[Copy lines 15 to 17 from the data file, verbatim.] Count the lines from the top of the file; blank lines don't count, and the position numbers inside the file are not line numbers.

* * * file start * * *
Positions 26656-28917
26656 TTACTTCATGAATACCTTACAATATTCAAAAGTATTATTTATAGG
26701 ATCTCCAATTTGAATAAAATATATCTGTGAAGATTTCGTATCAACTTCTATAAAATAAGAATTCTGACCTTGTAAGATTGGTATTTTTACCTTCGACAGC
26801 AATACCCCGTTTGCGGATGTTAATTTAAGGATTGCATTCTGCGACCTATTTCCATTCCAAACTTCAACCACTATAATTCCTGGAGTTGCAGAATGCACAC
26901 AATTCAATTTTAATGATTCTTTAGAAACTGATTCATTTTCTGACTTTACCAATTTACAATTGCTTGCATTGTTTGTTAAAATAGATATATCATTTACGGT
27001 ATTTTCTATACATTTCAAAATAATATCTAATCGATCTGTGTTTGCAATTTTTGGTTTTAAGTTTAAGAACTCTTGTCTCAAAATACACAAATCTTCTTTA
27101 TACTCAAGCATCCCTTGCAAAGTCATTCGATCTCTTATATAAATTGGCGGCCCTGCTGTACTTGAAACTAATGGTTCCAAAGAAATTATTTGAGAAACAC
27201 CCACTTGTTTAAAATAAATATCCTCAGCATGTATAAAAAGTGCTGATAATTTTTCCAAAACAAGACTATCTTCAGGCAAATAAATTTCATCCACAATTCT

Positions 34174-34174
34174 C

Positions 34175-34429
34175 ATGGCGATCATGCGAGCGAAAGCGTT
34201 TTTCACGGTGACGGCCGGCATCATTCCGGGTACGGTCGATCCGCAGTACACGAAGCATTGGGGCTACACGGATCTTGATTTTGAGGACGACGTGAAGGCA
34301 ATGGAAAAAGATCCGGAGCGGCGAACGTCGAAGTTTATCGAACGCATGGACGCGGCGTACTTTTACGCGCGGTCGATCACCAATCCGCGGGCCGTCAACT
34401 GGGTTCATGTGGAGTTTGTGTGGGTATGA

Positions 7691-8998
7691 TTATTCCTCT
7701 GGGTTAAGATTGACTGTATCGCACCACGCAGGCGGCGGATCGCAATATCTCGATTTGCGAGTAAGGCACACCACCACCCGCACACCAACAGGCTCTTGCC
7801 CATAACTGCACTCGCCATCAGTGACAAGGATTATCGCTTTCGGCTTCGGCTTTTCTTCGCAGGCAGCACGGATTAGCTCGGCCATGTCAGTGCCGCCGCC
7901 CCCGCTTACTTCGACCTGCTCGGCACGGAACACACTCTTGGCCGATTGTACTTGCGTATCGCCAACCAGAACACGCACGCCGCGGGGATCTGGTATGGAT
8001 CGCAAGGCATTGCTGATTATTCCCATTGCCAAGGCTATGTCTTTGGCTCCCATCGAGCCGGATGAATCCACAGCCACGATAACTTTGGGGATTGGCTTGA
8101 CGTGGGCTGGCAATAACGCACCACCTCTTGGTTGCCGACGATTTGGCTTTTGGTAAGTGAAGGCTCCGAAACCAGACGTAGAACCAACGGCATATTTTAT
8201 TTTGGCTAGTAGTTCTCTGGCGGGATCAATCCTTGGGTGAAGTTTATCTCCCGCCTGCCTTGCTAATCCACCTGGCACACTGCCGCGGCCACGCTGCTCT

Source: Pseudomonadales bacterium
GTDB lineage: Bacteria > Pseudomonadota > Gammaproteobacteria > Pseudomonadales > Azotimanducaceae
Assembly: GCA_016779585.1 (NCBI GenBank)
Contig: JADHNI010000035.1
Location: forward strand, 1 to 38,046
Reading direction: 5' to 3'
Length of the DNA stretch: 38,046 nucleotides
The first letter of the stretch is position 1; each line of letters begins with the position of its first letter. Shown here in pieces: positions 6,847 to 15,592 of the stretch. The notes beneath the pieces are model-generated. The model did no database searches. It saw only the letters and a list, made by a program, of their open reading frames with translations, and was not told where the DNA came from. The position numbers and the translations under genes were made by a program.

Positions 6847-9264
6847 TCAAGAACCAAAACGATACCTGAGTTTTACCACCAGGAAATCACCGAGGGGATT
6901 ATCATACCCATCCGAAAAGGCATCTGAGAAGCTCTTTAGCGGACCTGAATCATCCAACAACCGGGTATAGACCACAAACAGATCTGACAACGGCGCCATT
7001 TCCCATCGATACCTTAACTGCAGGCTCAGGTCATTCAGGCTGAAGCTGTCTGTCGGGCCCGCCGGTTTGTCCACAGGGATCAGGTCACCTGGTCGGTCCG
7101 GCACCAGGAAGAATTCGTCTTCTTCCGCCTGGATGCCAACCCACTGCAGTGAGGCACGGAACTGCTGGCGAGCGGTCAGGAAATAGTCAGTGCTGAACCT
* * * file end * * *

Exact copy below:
34401 GGGTTCATGTGGAGTTTGTGTGGGTATGA

Positions 7691-8998
7691 TTATTCCTCT